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Book Review: Tade Thompson’s Rosewater

Book Review: Tade Thompson’s Rosewater

If the events and characters are the weft, giving color and pattern to this narrative, Nigerian life and Yoruba custom are the warp that gives it structure. … Through his words I tasted and smelt the suya Kaaro eats at a roadside stand, felt the heat from the smoldering remains of reanimated bodies “restored” by the dome, and sprinted down a dusty road from a killer robot.

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Book Review: Echo Brown’s Black Girl Unlimited

Black Girl Unlimited contains multitudes. It explores queerness, addiction, abuse, generational trauma, and sexism. It depicts the ways we can grow apart — from others, from ourselves — and how we can grow together. It proclaims that there is no perfect ending: we may lose something essential but learn to live without it, or we may be born whole into a world that does not want us to be. Echo Brown takes us on a journey through a community that, like the sidewalks that line it, are full of cracks where life yet thrives.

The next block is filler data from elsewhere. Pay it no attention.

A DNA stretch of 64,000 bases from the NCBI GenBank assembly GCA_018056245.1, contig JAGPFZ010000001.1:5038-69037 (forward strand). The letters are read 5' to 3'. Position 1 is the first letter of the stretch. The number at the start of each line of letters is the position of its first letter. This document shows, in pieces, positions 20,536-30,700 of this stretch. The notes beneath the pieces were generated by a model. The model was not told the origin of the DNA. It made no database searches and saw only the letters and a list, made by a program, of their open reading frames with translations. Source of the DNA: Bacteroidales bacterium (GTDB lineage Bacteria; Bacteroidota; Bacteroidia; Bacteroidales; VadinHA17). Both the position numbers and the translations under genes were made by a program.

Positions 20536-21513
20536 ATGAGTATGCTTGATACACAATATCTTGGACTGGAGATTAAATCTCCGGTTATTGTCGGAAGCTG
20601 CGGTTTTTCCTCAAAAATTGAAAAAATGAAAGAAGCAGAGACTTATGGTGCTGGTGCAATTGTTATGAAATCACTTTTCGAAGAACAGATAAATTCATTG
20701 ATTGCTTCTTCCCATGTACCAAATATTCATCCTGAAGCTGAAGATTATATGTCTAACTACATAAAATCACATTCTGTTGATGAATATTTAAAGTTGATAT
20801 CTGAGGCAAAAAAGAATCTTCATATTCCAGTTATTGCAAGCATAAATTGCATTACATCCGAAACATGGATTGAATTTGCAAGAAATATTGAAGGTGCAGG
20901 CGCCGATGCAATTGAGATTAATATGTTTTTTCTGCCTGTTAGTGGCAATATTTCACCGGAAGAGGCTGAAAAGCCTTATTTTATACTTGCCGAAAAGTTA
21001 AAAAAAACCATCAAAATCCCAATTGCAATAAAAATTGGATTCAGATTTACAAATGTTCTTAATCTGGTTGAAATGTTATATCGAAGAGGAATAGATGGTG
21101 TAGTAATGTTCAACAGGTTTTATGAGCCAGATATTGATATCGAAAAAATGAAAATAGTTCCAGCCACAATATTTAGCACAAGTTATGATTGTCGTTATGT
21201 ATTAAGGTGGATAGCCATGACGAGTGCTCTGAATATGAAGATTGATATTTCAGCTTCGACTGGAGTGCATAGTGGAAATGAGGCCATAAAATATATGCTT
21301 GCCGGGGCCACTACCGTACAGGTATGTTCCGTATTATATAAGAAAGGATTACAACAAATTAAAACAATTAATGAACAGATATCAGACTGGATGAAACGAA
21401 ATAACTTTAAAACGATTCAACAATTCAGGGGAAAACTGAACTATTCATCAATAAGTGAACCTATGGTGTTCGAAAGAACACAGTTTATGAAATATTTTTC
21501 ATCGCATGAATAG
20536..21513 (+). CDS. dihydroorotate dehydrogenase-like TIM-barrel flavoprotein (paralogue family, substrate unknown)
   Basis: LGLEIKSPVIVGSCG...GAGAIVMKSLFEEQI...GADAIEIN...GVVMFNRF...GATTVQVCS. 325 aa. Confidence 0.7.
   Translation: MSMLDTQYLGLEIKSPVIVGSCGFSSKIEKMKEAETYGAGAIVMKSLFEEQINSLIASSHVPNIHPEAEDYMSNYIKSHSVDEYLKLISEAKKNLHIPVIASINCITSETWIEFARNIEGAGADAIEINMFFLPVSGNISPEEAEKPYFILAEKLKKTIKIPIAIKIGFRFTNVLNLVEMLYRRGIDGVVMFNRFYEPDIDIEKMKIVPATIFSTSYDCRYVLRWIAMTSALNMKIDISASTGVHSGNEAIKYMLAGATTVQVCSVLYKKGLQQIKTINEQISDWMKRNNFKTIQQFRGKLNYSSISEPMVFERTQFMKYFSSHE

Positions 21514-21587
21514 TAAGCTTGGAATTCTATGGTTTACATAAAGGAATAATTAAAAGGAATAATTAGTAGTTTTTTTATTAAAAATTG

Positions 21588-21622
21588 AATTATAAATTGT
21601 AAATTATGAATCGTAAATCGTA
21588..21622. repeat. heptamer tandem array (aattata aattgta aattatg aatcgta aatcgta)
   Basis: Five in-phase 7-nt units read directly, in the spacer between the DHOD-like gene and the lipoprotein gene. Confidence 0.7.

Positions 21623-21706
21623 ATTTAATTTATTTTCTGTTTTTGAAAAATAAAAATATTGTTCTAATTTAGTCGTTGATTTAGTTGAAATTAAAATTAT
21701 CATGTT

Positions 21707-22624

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Book Review: Tracy K. Smith’s Life on Mars

Book Review: Tracy K. Smith’s Life on Mars

A collection of poetry as wide-ranging as the cosmos, Life on Mars is a thoughtful exploration of space, death, and the complexities of existence. … The overarching experience of the collection is that of floating through the vacuum of space, contemplating life on Earth while watching the planet turn somewhere high above or far below.

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Book Review: Akwaeke Emezi’s Pet

by making the person who turns out to be a monster recognizable to someone who knows what a monster can look like, Akwaeke Emezi sets the story up perfectly to emphasize that children must be taught about monsters and not blindly shielded from them. That even the most unpleasant atrocities of history must be made known in order to not repeat them.

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